For a better interaction between actors of prevention, three types of propositions were suggested. The first one is related to the institution of a constructive dialogue. This requires defining a framework for dialogue involving all actors that are favorable or not to the preventive monitoring of places of detention. The second proposition concerns the establishment of a cooperation of multiple types (networking of MNP, technical and financial support from the SPT or other NPMs and CPTA). The third proposition is about the necessity of a control or an evaluation of the NPMs activities to ensure their credibility. The importance of international or sub regional meetings between the NPMs or the network of NPMs as well as the necessity of a parliamentary control of the activities of the NPMs as were highlighted.
The second theme concerned the functioning of the NPM. The participants discussed in particular the functional and financial guarantees of NPMs. The focus was put on the preventive mandate of NPMs and the global approach to be promoted which includes not only monitoring places of detention but also the identification of possible root-causes of problems, in particular the legal framework, the public policies and the relevant institutions and actors, as well as the way the place of detention is managed and administrated.
The NPM's internal organisation was also analyzed in regard to its impact on the ability to effectively fulfill its preventive mandate. It is essential for NPMs to adopt an internal structure that is clear and transparent. It is important for NPM to adopt clear internal policies, appropriate division of tasks, a definition of roles, responsibilities and decision-making processes, specific internal rules and administrative and financial procedures.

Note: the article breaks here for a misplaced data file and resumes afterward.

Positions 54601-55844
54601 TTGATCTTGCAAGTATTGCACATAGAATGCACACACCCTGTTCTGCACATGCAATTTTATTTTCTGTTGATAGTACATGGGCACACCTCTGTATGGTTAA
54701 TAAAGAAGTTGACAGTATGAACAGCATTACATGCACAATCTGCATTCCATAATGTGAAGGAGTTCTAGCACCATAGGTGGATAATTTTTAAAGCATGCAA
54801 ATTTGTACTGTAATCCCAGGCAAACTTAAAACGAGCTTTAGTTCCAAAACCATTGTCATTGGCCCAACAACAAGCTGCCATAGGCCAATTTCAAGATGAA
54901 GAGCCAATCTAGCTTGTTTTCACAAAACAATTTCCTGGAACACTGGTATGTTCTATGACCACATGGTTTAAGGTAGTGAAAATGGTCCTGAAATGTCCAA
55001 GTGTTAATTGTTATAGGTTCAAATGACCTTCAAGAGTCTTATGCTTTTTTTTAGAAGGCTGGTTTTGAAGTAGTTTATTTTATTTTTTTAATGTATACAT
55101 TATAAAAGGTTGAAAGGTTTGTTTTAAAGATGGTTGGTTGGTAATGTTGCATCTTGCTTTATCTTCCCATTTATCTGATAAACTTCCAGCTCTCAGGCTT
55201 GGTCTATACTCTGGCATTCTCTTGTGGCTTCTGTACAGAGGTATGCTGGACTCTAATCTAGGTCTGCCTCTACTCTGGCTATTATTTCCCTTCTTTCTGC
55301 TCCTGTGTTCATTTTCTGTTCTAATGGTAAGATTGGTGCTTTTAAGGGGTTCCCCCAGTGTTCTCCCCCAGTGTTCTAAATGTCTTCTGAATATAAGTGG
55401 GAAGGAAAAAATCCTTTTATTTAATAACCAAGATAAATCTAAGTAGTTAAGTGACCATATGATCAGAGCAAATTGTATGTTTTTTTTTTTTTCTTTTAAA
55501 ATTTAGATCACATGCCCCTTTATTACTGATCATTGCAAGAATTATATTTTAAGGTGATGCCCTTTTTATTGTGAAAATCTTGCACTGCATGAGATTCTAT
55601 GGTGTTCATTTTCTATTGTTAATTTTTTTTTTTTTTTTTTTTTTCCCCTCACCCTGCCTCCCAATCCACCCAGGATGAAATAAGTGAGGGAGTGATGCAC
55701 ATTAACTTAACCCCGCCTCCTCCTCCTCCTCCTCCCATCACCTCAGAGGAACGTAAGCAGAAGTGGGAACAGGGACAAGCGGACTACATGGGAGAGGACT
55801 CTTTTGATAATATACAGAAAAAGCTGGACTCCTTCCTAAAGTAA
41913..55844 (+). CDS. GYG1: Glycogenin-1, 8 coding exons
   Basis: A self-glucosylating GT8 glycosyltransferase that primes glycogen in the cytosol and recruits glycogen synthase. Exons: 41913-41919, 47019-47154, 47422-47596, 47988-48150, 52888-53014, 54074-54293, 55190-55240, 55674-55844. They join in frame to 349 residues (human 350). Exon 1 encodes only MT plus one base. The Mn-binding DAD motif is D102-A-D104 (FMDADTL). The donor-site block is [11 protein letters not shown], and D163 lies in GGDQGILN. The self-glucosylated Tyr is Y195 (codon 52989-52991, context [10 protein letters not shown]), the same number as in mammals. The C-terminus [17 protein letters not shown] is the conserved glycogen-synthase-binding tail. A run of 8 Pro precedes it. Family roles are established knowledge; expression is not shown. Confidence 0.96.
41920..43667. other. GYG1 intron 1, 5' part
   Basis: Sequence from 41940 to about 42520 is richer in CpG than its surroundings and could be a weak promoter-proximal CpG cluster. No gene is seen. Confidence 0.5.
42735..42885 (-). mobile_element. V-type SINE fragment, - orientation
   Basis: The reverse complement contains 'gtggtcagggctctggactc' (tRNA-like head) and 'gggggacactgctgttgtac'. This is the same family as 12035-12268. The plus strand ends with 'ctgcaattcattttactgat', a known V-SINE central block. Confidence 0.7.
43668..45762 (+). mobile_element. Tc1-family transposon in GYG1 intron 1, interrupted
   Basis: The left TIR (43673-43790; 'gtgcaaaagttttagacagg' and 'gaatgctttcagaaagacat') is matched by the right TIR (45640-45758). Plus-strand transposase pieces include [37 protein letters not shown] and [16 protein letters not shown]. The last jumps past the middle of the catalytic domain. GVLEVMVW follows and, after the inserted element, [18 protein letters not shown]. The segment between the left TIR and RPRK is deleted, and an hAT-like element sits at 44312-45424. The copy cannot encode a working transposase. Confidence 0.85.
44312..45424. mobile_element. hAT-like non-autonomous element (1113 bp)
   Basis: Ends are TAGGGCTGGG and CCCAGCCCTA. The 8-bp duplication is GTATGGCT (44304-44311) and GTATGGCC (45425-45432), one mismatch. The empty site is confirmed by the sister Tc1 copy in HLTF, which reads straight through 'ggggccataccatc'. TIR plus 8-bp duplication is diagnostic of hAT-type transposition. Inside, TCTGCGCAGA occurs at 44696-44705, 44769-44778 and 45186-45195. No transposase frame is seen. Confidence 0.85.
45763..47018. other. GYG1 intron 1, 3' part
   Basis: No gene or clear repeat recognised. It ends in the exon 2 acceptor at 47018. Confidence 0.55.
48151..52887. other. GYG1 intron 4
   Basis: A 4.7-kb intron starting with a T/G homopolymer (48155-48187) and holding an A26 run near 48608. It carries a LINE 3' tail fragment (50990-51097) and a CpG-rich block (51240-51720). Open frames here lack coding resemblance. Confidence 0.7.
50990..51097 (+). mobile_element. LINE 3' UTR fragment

Outcome Document: The Dakar Plan of Action
The deliberations of the Conference led to the adoption of a set of substantive and technical recommendations, so called “The Dakar Plan of Action: 8 points Plan for Prevention of Torture and other Cruel, Inhuman or Degrading Treatment or Punishment in Africa” (Dakar Plan of Action) which recall the universal prohibition of torture and other cruel, inhuman or degrading treatment or punishment as well as the need and obligation to prevent. The “Dakar Plan of Action” can serve as a road map to guide States in the setting up and functioning of NPMs. These recommendations can also be used as a tool for advocacy and dialogue by national, regional and international actors including within political and economic sub-regional institutions.
Consultative Meeting on the CPTA
At the margin of the Conference, the APT and the ACHPR organized a consultative meeting on the Committee for the prevention of Torture in Africa (CPTA). It allowed African experts to discuss about interaction between the Robben Island Guidelines and the OPCAT with the aim of identifying the role of the CPTA in the ratification and the implementation of the OPCAT in Africa in the line of the Dakar Conference.
The participants made a series of recommendations for the effective implementation of the Robben Island Guidelines and the prevention of torture in Africa in general.
Results of the Conference
The Dakar Conference and the consultative meeting allowed an exchange of experiences and identification of good practices in prevention of torture. On one hand, they established synergies between the various national actors in regard to the ratification and the implementation of the OPCAT in Africa. On the other hand, they highlighted the contribution of regional and international actors in prevention of torture.
Follow-up to the Conference
The conference proceedings have been published, to serve as a reference tool to NPMs and other actors operating in the field of human rights.
For any question or need of further information, please contact:
Jean Baptiste Niyizurugero,
APT Africa Programme Officer
Phone: +41 22 919 21 70